Cambodia became an independent country in 1954, as well as Vietnam and Laos. Prince Sihanouk took control of the country and under him it became an absolute monarchy. As soon as he took control of the country, Prince Sihanouk ordered for the arrest of all communist party members. As a result, Pol Pot went into the jungles for hiding along with his followers. There Pol Pot established a base camp and prepared for an armed struggle against the, as he called it, a “corrupt” monarchy. In 1966, Pol Pot returns from hiding with armed Khmer Rouge soldiers and starts his revolution, but never got full control of the country until 1975.As a result, Prince Sihanouk later fled to Paris, as he was scared for his own life.
That embarked the begging of Pol Pot’s reign of terror and the infamous killing fields, one of the worst genocides of the 20th century.
Part 2: Horrible atrocities; “Year Zero”
The meaning of “Khmer Rouge” is French for red Khmers. Khmers were an ancient Cambodian civilization that existed from 800 A.D. to the late 1370’s. (Oxford Dictionaries. April 2010.)
Pol Pot believed that cities were evil and that anything modern or Western oriented was considered impure. He wanted to bring Cambodia back to an agrarian culture/society. Pol Pot called this “Year Zero”, and it meant much more than just to restart the calendar; he wanted to purify the people from anything Western and modern influenced. He almost immediately abolished all private property and seized all factories and products, and that was the start of his bloody campaign. He saw educated people as a threat, and ordered them all to be killed. Furthermore, he often killed people for wearing glasses or speaking in foreign languages, a sheer example of how extreme he and his regime were. Amongst those thousands were intellectuals including: doctors, teachers, Buddhist monks, engineers, and anyone with education and foreign contacts. Writers Wayne C. McWilliams & Harry Piotrowski (The World Since 1945, p. 225) wrote that, “Those who resisted-members of the old regime, the western-educated elite, city dwellers, and all real or suspected “enemies of the revolution”-were exterminated”. Even the nation’s army officers were sentenced to death, however, these people would be tortured horrifically before they were killed. Embassies were closed, foreigners were expelled, money was abolished and any outside help was forbidden, all in the name of Pol Pot’s vision of an agrarian utopia. They even created a new flag for themselves and their movement.Cambodia was then literally sealed off from the outside world.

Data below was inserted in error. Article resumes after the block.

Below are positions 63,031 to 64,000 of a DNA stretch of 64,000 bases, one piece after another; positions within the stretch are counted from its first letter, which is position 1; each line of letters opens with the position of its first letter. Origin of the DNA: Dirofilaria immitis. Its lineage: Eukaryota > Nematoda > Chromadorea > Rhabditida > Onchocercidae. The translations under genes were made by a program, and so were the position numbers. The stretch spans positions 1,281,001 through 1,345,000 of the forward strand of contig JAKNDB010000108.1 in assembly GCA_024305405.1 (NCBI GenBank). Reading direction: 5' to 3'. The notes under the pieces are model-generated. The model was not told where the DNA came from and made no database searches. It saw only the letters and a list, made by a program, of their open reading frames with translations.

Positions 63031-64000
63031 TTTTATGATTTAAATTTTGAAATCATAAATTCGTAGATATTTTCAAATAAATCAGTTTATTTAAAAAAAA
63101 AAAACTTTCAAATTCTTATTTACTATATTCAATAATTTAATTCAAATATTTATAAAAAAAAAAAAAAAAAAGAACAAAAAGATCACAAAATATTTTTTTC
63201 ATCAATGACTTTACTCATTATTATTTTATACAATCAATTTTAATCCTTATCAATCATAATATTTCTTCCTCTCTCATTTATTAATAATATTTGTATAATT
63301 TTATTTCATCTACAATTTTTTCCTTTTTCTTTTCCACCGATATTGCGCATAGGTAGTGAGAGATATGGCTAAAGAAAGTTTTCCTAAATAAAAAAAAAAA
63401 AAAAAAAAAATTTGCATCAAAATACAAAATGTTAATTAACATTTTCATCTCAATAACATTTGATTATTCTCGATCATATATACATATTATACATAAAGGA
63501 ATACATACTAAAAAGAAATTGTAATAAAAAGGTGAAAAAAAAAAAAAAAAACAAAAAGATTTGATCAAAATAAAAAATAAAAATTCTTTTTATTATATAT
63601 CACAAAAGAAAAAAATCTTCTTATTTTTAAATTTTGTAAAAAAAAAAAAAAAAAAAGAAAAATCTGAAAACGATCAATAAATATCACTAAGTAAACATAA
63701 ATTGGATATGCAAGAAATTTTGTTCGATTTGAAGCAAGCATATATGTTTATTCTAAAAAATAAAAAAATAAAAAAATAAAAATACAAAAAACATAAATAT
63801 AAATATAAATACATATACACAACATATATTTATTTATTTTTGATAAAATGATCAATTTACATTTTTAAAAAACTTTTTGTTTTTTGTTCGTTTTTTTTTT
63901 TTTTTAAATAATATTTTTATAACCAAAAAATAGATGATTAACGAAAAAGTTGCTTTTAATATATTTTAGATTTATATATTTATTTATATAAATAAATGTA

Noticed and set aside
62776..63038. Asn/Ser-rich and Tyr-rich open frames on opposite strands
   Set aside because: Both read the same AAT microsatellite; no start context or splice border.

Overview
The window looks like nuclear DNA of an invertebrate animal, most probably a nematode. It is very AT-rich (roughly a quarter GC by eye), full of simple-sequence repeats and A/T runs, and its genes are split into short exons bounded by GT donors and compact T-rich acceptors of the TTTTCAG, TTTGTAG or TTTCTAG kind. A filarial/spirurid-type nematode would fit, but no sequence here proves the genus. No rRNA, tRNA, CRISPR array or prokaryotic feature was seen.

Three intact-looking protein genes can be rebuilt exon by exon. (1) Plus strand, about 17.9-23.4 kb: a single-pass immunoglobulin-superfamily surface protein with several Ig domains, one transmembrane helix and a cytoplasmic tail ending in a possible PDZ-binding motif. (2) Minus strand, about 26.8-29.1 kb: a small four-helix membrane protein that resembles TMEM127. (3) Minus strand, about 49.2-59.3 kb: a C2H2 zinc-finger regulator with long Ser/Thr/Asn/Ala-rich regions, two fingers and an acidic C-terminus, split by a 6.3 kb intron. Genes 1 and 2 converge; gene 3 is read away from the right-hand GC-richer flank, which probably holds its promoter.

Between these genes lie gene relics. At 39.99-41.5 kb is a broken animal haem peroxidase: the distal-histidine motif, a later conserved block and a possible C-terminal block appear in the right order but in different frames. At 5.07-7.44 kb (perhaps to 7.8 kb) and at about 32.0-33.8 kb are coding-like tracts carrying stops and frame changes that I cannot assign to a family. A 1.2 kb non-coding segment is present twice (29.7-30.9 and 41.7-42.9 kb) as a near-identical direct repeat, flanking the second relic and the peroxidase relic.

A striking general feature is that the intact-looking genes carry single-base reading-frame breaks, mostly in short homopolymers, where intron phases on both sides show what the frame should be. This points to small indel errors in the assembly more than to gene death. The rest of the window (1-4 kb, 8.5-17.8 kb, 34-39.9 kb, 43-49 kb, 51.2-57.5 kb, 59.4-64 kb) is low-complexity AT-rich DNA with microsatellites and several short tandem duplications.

Pol Pot ordered the evacuation of everyone from the cities of Cambodia to the move to the country side and work there as farmers-an estimated 20,000 people died along the way (The history place, 1999). The infamous killing fields where peasants were virtual slaves, and had to work long hours (18 hours a day) to harvest crops, with little rest and barely any food. Many people died as a result of starvation, disease or over-work, and were buried in mass graves. They were often told by the Khmer Rouge soldiers: “whether you live or die is not of great significance.” (Ibid, 1999).
The estimated killings done by the Khmer Rouge are to be around 1.5 million Cambodians – almost one fifth of the entire population of Cambodia at that time (20th century history, Michael Richards).As a result of the revolution,as well, Pol Pot started theTuolSleng, S-21 (Security office 21) in Phnom Penh. It was a school that was converted into a jail. It was one of 167 jails or torture chambers around Cambodia. The purpose of this institute was nothing more than mere “torture chambers” or, in other words, “The place where people go in but never come out.” (The Killing Machine of the Khmer Rouge, 2003). Anyone who would oppose his regime orwas suspected of being a spy,or as the Khmer Rouge used to call them, “enemies of the people”(UliSchmetzer, 1997),were to be sent there. Thousands were imprisoned, tortured, interrogated and later killed. Even babies and children were not spared. It is believed that there was a huge motto hanging on the wall, for it to be seen by everyone, that said: “‘the secret enemy belongs to the CIA and KGB. We must arrest and kill them all.”(Thomas Bell, 2009).
Get help with your essay today
from our professional essay writers!